Read If You Want to Write by Brenda Ueland Free Online
Book Title: If You Want to Write|
The author of the book: Brenda Ueland
Format files: PDF
The size of the: 29.91 MB
ISBN 13: 9780912373003
Edition: Schubert Club
Date of issue: June 1st 1983
Read full description of the books:If you want to Write, or do ANYthing you are passionate about...draw, paint, teach, imagine, create...this book inspires. I even had to blog it (www.burnah.blogspot.com) To really remember it, I want to put it down here:
My favorite word in the book: "Waggish" Meaning fanciful, whimsy, silly.
Some favorite quotes:
"Van Gogh said: "If you hear a voice within you saying: you are not painter, then paint by all means, lad, and that voice will be silenced, but only by working."
"the creative impluse of Van Gogh, a great genius, was simply loving what he saw and then wanting to share it with others, not for the purpose of showing off, but out of generosity."
"If it is true to you, it is true. Another truth may take it's place later. What comes truly from me is true, whether anybody believes it or not. It is my truth....later if you find what you wrote isn't true, accept the new truth."
"...for what is true to you today may not be true at all tomorrow, because you see a better truth."
"He knows himself greatly who never opposes his genius." (William Blake)
"Conceit is....a static state where you rest on some past (or fancied) accomplishment....But self-confidence never rests, but is always working and striving, and it is always modest and grateful and open to what is new and better."
"...if you want your children to be musicians, then work at music yourself, seriously and with all your intelligence. If you want them to be scholars, study hard yourself. If you want them to be honest, be honest yourself."
"...women who do too much house work should neglect it for their writing" [art, music, etc] :) hehe
"...how do these creative thoughts come? They come in a slow way. It is the little bomb of revelation bursting inside of you...."I see, I understand that now!" and a feeling of happiness."
"...in time he even may come to understand what Christ did....how if one is great and imaginative enough one can honor and love people with all their limitations."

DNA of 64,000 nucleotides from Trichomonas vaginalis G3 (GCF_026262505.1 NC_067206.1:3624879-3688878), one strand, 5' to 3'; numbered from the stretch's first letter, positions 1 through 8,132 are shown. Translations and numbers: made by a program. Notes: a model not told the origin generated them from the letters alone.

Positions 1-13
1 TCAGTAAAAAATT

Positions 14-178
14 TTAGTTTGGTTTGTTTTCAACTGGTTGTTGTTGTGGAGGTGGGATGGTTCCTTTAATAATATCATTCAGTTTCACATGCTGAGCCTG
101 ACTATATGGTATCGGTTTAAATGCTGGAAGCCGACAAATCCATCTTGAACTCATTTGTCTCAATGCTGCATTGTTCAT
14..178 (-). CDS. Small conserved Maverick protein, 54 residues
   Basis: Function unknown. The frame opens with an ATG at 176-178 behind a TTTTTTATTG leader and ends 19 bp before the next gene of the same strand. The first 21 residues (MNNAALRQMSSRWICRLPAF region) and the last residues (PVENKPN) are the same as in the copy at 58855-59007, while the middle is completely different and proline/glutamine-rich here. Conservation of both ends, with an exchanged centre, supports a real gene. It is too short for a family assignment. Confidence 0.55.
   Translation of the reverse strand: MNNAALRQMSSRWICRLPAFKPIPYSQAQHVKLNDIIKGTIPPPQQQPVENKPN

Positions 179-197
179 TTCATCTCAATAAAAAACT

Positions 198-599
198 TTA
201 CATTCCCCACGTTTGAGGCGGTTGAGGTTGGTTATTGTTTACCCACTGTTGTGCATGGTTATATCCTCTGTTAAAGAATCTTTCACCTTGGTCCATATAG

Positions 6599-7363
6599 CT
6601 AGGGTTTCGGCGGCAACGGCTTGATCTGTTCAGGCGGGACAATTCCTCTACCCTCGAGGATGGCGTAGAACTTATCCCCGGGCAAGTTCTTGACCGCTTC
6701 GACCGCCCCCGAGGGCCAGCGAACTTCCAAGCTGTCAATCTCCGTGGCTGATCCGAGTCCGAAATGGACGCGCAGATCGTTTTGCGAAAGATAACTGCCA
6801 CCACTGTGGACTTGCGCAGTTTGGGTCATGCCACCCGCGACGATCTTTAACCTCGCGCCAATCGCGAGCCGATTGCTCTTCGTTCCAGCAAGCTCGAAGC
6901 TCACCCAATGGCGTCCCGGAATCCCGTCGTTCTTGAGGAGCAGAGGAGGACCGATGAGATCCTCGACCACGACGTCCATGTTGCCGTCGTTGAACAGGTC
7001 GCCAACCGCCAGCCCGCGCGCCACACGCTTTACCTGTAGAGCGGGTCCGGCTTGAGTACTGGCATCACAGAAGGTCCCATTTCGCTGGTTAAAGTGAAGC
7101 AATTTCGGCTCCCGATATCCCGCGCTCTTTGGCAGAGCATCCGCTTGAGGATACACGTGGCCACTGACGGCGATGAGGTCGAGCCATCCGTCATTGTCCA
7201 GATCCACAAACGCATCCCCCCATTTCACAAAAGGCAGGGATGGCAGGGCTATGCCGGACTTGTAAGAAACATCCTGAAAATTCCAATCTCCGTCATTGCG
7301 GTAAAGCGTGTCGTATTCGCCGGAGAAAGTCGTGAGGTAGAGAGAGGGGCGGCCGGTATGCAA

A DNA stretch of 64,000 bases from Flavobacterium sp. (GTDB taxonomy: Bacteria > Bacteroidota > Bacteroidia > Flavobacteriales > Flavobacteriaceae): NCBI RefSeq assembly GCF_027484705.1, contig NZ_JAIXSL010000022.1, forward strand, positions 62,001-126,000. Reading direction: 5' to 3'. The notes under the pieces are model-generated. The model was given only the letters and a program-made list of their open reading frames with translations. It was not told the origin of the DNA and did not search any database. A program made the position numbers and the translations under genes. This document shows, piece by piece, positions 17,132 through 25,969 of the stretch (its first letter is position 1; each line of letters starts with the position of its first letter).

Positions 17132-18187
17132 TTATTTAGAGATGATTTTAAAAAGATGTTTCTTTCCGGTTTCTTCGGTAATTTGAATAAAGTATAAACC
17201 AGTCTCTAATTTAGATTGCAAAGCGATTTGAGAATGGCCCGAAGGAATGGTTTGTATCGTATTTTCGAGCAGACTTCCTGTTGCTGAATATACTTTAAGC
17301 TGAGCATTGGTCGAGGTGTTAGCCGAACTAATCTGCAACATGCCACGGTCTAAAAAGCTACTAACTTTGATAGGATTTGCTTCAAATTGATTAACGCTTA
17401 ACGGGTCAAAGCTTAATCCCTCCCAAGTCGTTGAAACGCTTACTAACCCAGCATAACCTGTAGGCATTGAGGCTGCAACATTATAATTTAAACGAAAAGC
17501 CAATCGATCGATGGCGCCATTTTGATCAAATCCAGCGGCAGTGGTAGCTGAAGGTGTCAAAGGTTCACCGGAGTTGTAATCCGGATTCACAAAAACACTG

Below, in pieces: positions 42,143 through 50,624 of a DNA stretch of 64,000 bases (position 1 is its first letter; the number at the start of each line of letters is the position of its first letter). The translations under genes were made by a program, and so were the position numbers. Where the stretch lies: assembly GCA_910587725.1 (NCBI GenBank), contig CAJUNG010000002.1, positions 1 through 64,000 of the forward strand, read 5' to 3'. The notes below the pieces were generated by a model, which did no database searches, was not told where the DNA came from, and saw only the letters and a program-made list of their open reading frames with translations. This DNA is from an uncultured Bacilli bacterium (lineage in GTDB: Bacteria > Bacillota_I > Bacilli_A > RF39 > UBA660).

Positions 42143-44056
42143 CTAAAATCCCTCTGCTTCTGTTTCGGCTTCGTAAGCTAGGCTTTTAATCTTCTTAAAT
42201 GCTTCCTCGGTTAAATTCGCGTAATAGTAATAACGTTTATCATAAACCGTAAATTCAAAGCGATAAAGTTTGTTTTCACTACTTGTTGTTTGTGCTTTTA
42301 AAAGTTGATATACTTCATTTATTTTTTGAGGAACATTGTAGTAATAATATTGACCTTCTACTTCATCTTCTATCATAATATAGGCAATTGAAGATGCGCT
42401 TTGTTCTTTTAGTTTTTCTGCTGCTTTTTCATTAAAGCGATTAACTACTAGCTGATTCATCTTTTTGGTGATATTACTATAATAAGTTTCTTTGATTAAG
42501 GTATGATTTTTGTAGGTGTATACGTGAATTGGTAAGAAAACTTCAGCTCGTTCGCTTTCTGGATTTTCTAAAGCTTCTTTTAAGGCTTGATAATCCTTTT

"...the true self, the imagination, or the Holy Ghost, or the Conscience. It is what is always searching in us and trying to free what we really think, from what we think we ought to think..."
"Now this creative power I think is the Holy Ghost....William Blake called this creative power the Imagination, and he said it was God."
"Now Blake thought this creative power should be kept alive in all people for all of their lives. And so do I. Why? Because it is life itself. It is the Spirit."
"writing [or art, music, photography, inspiration] is this: an impulse to share with other people a feeling or truth that I myself had. Not to preach to them, but to give it to them if they cared to hear it. If they did not--fine. They did not need to listen. That was all right too."
"van Gogh wrote..."I tell you the more I think, the more I feel that there is nothing more truly artistic than to love people."
"Yes, I am against all anxiety, worry. There are many people, you can see, who consider worry a kind of duty. Back of this I think it is the subconscious feeling that Fate or God is mean or resentful or tetchy and that if we do not worry enough we will certainly catch it from Him.
But they should remember that Christ said that we should cast off anxiety so that we could "seek first the Kingdom of Heaven and His righteousness" (i.e., live creatively, greatly, seekingly, in the present) "and all these things" (beauty, happiness, goodness, talent, food, and clothing) "will be added unto you." Of course He is right."
Read information about the authorBrenda Ueland was a journalist, editor, freelance writer, and teacher of writing. She is best known for her book If You Want to Write: A Book about Art, Independence and Spirit.
Ueland was born to Andreas and Clara Hampson Ueland; the third of seven children. She attended Wells and Barnard colleges and received her baccalaureate from Barnard in 1913. She lived in and around New York City for much of her adult life before returning to Minnesota in 1930.
Ueland was raised in a relatively progressive household; her father, an immigrant from Norway, was a prominent lawyer and judge. Her mother was a suffragette and served as the first president of the Minnesota League of Women Voters. Ueland would spend her life as a staunch feminist and is said to have lived by two rules: To tell the truth, and to not do anything she didn't want to.
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